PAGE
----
My first reaction was a mixture of excitement and apprehension! I gave them the chance to withdraw the invitation as I felt that the more I had studied Scots Roses the more I realised how little I knew. My researches had shown how much less was known about Scots Roses than the standard text-books on roses might suggest. I pointed out that with a list of 700 names of Scots Roses so far (most without a detailed description) together with the fact that nurseries also sold Scots Roses as 'mixed un-named seedlings', no one could look at a specific cultivar and necessarily give it the name that it originally had – if it ever had one! Fortunately, the invitation was not withdrawn and plans were put in place for my visit to Sangerhausen at the end of May 2004. Everyone involved with the visit was very helpful and almost all that I had to do was get a new passport and book my flight.
Sangerhausen is situated between Leipzig and Göttingen. The nearest airports are Erfurt and Leipzig Halle. I flew from Manchester via Frankfurt to Leipzig Halle where I was collected and driven to Sangerhausen.
Sangerhausen itself is a fascinating medieval town, rich in historic buildings and full of character. It is a regional centre in part of what was East Germany. The wealth of the town in medieval times was based largely on the copper mining industry which continued to employ large numbers of people until the unification of East and West Germany. I found everyone extremely friendly and helpful, the town was very clean and its history has been carefully preserved. It occurred to me that the town has a lot in common with Shrewsbury and that Sangerhausen would be an excellent candidate for 'twinning' with Shrewsbury. Tourism has now become an important part of the local economy and I would certainly recommend Sangerhausen as a place to visit even if it did not have the Rosarium. However, the Europa-Rosarium makes Sangerhausen a place of pilgrimage for plantsmen.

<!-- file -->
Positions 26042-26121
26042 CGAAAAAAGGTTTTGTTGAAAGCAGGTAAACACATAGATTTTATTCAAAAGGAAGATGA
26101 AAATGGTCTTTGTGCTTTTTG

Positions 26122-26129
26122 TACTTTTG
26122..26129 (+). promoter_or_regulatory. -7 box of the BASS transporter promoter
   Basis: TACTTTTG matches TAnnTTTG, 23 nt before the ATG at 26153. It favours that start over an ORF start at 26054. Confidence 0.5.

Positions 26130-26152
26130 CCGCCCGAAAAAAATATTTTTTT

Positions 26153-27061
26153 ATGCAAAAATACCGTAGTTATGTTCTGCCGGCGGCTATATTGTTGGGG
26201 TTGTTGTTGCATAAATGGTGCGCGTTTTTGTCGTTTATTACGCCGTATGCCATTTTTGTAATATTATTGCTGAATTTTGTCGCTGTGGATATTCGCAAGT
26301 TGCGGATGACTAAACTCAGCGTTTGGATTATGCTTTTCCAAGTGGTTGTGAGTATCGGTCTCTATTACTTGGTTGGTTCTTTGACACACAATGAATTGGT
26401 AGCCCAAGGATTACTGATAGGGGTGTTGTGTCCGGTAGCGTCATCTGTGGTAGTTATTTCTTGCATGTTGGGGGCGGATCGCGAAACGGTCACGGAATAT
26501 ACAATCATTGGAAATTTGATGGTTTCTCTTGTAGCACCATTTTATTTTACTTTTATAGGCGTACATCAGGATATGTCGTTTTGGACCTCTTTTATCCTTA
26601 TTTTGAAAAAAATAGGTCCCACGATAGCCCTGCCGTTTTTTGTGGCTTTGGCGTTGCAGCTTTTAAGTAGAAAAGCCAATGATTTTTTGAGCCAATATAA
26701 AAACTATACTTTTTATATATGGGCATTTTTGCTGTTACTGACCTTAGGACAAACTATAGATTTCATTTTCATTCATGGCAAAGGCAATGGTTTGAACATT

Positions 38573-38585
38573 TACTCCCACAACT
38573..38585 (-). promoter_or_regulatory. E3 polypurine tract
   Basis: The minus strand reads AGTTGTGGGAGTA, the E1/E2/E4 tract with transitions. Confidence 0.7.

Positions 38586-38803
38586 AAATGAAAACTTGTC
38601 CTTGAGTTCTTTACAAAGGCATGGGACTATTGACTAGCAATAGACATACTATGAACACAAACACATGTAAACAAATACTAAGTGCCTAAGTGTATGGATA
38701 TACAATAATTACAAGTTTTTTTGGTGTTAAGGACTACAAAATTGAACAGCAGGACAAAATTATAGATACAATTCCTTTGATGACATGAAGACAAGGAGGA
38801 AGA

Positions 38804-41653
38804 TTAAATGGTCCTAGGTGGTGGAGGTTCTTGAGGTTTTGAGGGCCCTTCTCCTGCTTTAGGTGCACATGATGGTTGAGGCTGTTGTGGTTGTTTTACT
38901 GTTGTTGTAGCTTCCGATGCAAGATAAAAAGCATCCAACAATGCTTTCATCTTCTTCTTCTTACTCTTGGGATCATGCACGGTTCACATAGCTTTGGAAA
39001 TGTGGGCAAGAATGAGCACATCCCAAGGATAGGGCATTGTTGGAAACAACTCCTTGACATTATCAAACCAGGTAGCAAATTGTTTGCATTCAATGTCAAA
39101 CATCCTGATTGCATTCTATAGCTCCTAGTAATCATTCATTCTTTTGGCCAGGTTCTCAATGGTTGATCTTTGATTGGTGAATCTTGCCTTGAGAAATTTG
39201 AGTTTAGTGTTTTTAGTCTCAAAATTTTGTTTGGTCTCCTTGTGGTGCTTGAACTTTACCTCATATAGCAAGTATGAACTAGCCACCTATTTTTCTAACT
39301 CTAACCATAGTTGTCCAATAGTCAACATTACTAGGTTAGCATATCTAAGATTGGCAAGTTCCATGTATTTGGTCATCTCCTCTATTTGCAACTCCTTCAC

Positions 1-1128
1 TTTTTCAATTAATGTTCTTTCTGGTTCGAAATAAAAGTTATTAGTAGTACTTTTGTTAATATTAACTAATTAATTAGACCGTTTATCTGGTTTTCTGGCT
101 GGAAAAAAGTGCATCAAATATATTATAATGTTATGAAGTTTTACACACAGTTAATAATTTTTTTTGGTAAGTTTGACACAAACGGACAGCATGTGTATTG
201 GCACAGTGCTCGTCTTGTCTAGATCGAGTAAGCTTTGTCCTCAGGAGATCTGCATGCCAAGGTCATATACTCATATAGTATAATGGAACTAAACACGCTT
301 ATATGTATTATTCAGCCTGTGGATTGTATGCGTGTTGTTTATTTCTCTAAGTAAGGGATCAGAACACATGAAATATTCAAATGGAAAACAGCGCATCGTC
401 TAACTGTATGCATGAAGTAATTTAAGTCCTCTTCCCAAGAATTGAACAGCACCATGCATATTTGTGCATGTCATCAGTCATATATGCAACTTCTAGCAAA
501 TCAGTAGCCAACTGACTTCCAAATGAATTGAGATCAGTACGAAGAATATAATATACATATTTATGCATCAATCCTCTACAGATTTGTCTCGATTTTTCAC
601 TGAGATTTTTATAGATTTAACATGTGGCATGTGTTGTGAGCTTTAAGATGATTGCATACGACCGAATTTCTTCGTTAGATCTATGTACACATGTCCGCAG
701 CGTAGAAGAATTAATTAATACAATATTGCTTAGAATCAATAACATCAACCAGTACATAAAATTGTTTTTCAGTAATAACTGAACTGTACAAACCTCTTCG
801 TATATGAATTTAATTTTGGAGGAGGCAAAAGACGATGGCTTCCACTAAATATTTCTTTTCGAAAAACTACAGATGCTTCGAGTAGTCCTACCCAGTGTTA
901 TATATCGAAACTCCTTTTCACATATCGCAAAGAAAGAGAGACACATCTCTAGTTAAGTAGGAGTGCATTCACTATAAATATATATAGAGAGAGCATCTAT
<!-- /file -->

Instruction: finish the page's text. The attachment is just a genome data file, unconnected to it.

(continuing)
A view over an older part of the Europa-Rosarium. The 'peak' in the distance is a remnant of centuries of copper mining
The Europa-Rosarium first opened in 1903 on 1.5 hectares. It now occupies about 12.5 hectares and celebrated its centenary in 2003. Its collection contains some 7000 cultivars and about 500 'wild roses'. The latter are rose species and their hybrids. These include cultivars and hybrids of Rosa pimpinellifolia.
The roses in the Rosarium are mainly grown in groups according to their 'class' such as Alba, Bourbon, Damask or Gallica. Although the Scots Roses would comprise a separate 'class' in Britain, they are not treated in this way in German rose books or at the Rosarium. However, the wonderful collection of 'wild roses' contains not only distinct coloured forms but also many other cultivars of Rosa pimpinellifolia with single white or cream flowers. Some of the latter look superficially very similar and I found the Sangerhausen experience very valuable in forcing me to look for distinguishing characters that one might otherwise ignore.
During the few days that I was at the Rosarium, I worked in turn with Hella Brumme (Director), Thomas Havel (Deputy Director) and Volker Wissemann examining each rose about which there was a question, writing a description and taking photographs of discriminatory characters. Fortunately, the weather was fine but not too hot. Unfortunately, it was too early for some cultivars to be in flower and I may need to return another year!
As well as trying to use physical botanical characters that a gardener could recognise, I found that the scent or smell could provide a clue to parentage. The hint of or distinct scent of Rosa foetida was unmistakable not only in double and single yellow or cream cultivars but also in some single white cultivars, otherwise indistinguishable at first sight from Rosa pimpinellifolia. In other cultivars, the presence of glands with a spicy or fruity odour on buds and stalks provided a distinctive character absent in other cultivars. I examined some of my own plants with a new insight when I returned home to my own collection.